(Update: Following a marathon 27-hour filibuster, the Senate passed SB 68, in a 25-8 vote Tuesday, establishing the Missouri One Start Program with incentives spurred by a potential $1 billion investment from General Motors in its Wentzville plant and the inclusion of a controversial Fast Track grant program and closing fund.)
By SHERI GASSAWAY
Jefferson City – Moving at lightning speed, the Missouri House has given the green light to a $50 million incentive package for General Motors to help the automaker expand its Wentzville, MO, truck and van assembly plant.
On May 2, GM representatives met with state and local officials behind closed doors in Governor Mike Parson’s office about the $1 billion expansion plan, which would add hundreds of thousands of square feet to the St. Charles County facility as well as an unspecified number of new jobs. Officials also learned in the meeting that Missouri was competing with other states for the project.
Exactly one week later, the Missouri House voted 92 to 51 in favor of a measure that contains a four-part economic development proposal that includes a $5 million per year, 10-year tax credit program for GM if the company invests at least $750 million at the plant. The bill now moves on to the Senate, which has until May 17 – the end of the legislative session – to consider it.
POSSIBLE ROAD BLOCKS
A group of Missouri Senate Republicans say Gov. Parson is attempting to force passage of his economic development package by claiming that it is essential to persuading General Motors to undertake the expansion of its Wentzville plant, according to a May 12 article in the Kansas City Star.
The group has resisted Parson’s proposals for most of the legislative session, the article states. Senator Andrew Koenig (R-St. Louis County) has promised to filibuster the bill if Missouri Senate Republican leadership won’t allow it to be pared down to the GM tax credits.
Republican State Senator Bill Eigel, from Weldon Spring, has come out against the incentive package, citing Ohio’s 2008 of $82 million to GM for a plant in that state, only to have GM close the Ohio plan earlier this year.
“I don’t support benefits that go to one company or group and not another,” Eigel said in a statement. “There are a lot of small and medium businesses in St. Charles that aren’t getting millions of dollars to risk their investments here.”
About 3,800 employees work at the plant, many of whom are UAW Local 2250 brothers and sisters. Additionally, the facility helps drive the local economy and supports more than 12,000 employees at 178 suppliers in Missouri.
Missouri State Auditor Nicole Galloway, a friend of Labor, called GM’s proposed investment in the Wentzville assembly plant “great news.”
‘WE MUST WORK TOGETHER’
“It shows their continued commitment to Missouri,” Galloway wrote on her Facebook page. “We must work together to seize this opportunity; an opportunity made possible because of the availability of the highly skilled and ready UAW workforce.”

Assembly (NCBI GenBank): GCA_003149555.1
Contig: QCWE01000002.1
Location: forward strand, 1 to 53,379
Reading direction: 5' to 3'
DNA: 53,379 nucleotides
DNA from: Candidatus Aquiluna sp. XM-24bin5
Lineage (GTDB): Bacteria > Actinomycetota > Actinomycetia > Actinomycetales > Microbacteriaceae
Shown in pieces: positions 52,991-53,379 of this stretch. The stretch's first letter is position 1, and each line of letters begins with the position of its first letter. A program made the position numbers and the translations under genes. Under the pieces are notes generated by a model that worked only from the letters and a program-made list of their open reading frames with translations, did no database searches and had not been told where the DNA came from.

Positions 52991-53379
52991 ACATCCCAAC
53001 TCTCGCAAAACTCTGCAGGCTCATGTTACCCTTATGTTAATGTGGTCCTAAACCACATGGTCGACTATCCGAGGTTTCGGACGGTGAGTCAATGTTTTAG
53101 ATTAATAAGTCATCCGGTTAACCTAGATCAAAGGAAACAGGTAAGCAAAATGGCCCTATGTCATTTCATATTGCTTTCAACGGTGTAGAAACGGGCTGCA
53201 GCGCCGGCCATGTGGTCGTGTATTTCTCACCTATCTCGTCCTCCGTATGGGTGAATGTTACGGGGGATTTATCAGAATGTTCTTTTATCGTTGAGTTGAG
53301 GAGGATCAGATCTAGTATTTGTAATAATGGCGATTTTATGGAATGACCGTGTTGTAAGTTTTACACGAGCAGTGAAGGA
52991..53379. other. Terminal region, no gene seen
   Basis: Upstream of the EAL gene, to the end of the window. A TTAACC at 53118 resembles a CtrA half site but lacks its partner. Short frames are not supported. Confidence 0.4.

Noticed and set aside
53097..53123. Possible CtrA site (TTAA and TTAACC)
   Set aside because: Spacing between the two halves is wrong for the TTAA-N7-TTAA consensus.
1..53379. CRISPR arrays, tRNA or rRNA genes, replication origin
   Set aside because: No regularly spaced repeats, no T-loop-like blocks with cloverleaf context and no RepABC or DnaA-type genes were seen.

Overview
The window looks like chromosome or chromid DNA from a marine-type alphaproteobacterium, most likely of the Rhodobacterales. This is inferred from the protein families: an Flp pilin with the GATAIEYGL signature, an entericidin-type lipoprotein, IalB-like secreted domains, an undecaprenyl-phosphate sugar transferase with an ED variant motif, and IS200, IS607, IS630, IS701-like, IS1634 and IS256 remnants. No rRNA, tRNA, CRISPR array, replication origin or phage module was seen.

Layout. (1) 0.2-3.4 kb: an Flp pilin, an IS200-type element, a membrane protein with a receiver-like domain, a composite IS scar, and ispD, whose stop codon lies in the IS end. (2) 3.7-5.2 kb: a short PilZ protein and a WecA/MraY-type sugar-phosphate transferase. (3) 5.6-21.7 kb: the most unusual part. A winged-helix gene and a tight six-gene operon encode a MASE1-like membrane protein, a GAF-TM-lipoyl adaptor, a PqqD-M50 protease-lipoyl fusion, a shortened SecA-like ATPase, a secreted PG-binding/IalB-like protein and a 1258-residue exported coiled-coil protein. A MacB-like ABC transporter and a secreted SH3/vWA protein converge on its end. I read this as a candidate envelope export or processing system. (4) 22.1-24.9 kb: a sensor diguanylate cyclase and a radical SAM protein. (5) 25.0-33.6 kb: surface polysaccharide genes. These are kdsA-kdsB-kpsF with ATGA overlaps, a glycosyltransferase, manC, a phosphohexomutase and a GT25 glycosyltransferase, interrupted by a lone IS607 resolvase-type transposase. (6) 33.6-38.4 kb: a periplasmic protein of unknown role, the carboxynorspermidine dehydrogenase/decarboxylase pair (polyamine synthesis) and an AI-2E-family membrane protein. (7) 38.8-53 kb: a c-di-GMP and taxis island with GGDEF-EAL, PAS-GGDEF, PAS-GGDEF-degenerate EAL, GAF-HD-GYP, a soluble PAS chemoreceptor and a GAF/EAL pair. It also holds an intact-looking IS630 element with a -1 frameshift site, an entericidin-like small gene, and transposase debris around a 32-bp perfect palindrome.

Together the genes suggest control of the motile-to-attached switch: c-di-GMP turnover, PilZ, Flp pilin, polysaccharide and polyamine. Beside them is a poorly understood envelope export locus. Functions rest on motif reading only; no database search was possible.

GM’s request for state assistance comes after the automaker has closed five plants in North America as part of restructuring and laid off more than 14,000 salaried and hourly workers. The company has not announced any decisions regarding the legislation pending in Missouri.
The Wentzville plant, which opened in 1983, currently spans more than 3.7 million square feet and employs about 3,800 people working three shifts building the Chevrolet Colorado, Chevrolet Express Cargo Van, GMC Canyon pickup trucks, and GMC Savana full-size vans.
The plant has a payroll of about $236 million, with a median annual wage of about $81,000.
GM made its last major investment at the plant two years ago, spending about $40 million for improvements to support additional production.
The automaker added a third shift on the van production line in October.
SENATE BILL 68
The GM incentives were added to an unrelated measure, Senate Bill 68, which had already cleared the Senate, State Representative Doug Beck (D-Affton), a member of Plumbers and Pipefitters Local 562, explained in his “Under the Dome” report.
Beck said the House also expanded the bill to include several other economic development initiatives that are top priorities for Parson, including another new state job training program and creation of a special fund to provide upfront cash to companies agreeing to come to Missouri.
However, Beck says those initiatives have languished this year in the Senate.
(UPDATE – May 14, 2019: Following a marathon 27-hour filibuster by Senate’s Conservative Caucus, the Senate finally agreed to and passed SB 68, in a 25-8 vote, establishing the Missouri One Start Program with incentives spurred by a potential $1 billion investment from General Motors in its Wentzville plant and the inclusion of a controversial Fast Track grant program and closing fund.
“Today’s final vote is a complete victory for Missourians and jobs in every corner of the state,” Gov. Parson said in a statement. “We are sending a powerful message to the nation that we are ready to compete with every state for more jobs. From day one, I’ve talked about the importance of workforce development and infrastructure – and thanks to House and Senate Leadership, State Representatives Kathy Swan and Nick Schroer, and State Senator Lincoln Hough, we now have the necessary economic development tools to make an important investment in the skills of Missouri workers. We are now on track to be one of the most pro-growth, pro-jobs administrations in Missouri’s history.”)
(Some information from the St. Louis Post-Dispatch, the Kansas City Star and the Missouri Times.)